I’m afraid it’s going to be another day for serving leftovers, because once again I didn't have time to cook from scratch. But that’s not necessarily a bad thing. There’s a lot to chew on here.
Scammer Schemer Schirmer update
Word has it that Episode 2 of A Current Affair's program on David Schirmer will be on the ACA web site on Monday (I am assuming that’s Monday Australian time, which for half a day or so will still be Sunday here in the US). The link only seems to work with Microsoft Internet Explorer, but if you don’t have Explorer and don’t want to download it, I’m sure the episode will be on YouTube within the next couple of days.
One of those who says he has suffered from Schirmer’s alleged misdeeds informs me that what we’ve seen so far on ACA is just the tip of the iceberg. And another person, commenting anonymously on my May 25 post, wrote, "The Australian Securities and Investments Commission (ASIC), a government watchdog that investigates consumer fraud, is launching an investigation into David’s affairs." We'll see how that plays out.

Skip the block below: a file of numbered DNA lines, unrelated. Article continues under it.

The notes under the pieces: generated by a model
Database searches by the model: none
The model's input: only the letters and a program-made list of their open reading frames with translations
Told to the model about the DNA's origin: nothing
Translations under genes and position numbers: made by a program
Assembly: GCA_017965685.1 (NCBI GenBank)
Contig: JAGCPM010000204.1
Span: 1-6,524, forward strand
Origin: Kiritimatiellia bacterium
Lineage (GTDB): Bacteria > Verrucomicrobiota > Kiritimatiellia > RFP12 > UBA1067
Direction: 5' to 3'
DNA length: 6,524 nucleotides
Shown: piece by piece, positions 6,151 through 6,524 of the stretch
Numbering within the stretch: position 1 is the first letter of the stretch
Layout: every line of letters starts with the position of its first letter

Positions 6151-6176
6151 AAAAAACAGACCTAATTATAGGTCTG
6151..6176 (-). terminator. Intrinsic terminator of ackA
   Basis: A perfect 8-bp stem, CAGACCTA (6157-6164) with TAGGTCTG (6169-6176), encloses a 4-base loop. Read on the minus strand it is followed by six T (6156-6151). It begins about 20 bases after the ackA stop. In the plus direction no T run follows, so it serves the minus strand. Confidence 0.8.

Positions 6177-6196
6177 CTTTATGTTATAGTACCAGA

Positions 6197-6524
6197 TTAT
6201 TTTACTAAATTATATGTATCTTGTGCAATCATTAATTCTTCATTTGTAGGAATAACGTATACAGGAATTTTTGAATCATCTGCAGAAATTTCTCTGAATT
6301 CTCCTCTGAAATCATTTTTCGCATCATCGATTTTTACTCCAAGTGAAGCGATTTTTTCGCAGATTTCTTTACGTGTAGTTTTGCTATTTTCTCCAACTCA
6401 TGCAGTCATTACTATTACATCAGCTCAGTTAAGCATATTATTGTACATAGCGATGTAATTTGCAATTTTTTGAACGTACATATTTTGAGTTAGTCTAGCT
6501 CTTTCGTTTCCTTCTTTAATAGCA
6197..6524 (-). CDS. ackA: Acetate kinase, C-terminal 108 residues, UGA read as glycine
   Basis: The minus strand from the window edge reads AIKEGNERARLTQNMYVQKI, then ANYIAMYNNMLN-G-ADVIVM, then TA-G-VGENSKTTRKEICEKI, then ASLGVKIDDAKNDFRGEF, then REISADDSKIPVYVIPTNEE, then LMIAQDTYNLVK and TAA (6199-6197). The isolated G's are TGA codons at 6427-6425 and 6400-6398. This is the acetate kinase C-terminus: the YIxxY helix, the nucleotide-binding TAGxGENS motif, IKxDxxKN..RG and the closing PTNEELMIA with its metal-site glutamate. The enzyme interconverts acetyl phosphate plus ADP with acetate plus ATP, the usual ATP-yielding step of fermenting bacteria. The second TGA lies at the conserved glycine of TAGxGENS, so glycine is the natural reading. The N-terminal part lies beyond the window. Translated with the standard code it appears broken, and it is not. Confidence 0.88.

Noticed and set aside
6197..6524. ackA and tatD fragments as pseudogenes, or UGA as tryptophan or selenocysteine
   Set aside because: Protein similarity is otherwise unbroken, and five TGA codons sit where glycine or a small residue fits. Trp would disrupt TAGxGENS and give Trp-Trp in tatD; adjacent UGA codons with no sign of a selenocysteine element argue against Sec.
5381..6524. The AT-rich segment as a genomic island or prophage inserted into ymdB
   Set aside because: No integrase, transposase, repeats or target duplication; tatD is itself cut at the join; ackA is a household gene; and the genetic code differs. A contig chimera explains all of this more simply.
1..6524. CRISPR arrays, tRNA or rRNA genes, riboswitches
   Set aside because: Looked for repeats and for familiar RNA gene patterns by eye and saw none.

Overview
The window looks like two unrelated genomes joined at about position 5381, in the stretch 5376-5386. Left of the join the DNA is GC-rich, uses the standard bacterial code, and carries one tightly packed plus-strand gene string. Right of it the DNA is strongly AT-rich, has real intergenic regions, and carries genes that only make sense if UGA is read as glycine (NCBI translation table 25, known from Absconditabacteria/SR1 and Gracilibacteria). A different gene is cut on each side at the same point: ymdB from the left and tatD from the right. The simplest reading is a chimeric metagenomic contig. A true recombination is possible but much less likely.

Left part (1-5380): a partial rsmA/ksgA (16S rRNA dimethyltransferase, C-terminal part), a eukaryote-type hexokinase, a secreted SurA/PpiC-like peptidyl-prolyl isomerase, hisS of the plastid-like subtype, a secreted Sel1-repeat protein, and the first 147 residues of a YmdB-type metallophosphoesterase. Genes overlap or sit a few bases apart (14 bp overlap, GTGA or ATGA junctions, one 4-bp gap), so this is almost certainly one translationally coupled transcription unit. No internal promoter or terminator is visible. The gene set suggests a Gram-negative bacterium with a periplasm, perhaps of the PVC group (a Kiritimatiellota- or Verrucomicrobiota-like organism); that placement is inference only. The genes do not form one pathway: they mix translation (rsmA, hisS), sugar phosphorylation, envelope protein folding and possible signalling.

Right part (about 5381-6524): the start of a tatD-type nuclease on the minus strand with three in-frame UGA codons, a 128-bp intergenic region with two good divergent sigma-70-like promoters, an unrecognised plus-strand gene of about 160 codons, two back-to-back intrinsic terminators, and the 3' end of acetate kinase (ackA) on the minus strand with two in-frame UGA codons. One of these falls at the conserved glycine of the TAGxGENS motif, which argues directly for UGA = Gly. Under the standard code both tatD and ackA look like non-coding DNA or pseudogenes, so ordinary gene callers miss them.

There are a couple of lessons here. Well, actually, there are many lessons, and the big ones (such as, "If it sounds too good to be true, it probably is") have been and will be discussed at length. But here are two points that are sticking out for me at the moment:
Lesson 1: Being featured on The Secret isn’t necessarily a good thing. Most of its "stars" have spent the last year or so exploiting the heck out of the fame and celebrity resulting from, or enhanced by, their participation in Rhonda Byrne’s infomercial (and I think we could all name a few who have bragged about their Secret stardom ad nauseam). Well, Schirmer is a good example of how such fame can backfire.